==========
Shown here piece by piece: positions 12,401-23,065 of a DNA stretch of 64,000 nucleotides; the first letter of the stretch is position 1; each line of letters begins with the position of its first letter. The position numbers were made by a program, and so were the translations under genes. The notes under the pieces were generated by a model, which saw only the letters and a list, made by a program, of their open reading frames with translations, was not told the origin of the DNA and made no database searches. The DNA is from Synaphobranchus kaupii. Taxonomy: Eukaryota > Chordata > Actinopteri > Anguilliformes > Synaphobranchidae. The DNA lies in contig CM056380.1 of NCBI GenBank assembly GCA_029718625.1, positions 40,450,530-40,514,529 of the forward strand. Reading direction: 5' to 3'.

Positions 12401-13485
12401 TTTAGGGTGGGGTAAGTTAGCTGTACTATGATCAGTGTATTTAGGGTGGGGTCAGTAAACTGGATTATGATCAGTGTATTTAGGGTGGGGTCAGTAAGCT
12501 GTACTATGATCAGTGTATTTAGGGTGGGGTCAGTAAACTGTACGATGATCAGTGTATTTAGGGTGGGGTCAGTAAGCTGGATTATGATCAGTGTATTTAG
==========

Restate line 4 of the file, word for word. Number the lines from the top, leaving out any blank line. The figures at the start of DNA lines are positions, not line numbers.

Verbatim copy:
12501 GTACTATGATCAGTGTATTTAGGGTGGGGTCAGTAAACTGTACGATGATCAGTGTATTTAGGGTGGGGTCAGTAAGCTGGATTATGATCAGTGTATTTAG